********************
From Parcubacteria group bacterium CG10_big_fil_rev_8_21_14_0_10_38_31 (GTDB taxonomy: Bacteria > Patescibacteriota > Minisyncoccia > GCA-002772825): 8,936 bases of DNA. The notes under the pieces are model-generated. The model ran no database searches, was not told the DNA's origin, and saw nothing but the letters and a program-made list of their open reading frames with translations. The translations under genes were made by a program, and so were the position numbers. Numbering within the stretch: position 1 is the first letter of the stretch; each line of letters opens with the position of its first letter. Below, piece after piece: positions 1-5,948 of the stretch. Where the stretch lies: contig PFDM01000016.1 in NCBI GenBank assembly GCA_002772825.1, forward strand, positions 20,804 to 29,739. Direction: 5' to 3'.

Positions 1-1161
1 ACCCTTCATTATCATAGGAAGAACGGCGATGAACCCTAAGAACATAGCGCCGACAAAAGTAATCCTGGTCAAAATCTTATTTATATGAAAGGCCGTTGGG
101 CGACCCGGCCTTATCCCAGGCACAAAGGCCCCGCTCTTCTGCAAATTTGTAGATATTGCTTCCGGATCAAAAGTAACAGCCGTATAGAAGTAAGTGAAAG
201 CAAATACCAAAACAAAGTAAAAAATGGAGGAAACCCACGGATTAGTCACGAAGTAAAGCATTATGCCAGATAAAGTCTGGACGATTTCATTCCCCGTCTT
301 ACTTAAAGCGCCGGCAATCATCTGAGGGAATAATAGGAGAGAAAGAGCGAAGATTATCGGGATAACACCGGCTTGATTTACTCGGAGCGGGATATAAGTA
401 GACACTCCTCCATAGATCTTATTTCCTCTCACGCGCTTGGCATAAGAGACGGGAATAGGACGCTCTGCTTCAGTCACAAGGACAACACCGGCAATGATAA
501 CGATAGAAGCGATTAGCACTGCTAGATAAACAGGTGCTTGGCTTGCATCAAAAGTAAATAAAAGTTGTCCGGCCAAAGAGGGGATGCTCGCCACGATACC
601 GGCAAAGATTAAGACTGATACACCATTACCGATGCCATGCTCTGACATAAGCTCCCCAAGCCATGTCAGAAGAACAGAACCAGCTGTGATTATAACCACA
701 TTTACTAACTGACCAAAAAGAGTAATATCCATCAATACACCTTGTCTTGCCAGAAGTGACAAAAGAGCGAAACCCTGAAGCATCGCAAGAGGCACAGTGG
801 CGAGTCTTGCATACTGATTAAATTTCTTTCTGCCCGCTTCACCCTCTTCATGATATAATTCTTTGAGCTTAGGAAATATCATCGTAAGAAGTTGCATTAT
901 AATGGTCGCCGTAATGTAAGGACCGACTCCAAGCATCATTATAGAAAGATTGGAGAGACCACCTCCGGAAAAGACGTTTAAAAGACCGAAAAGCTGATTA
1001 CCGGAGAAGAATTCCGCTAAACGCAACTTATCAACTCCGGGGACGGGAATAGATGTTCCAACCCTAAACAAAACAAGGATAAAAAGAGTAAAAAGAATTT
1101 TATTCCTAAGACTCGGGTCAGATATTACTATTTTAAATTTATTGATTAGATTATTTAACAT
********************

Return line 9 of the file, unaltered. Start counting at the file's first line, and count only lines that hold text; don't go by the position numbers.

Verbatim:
601 GGCAAAGATTAAGACTGATACACCATTACCGATGCCATGCTCTGACATAAGCTCCCCAAGCCATGTCAGAAGAACAGAACCAGCTGTGATTATAACCACA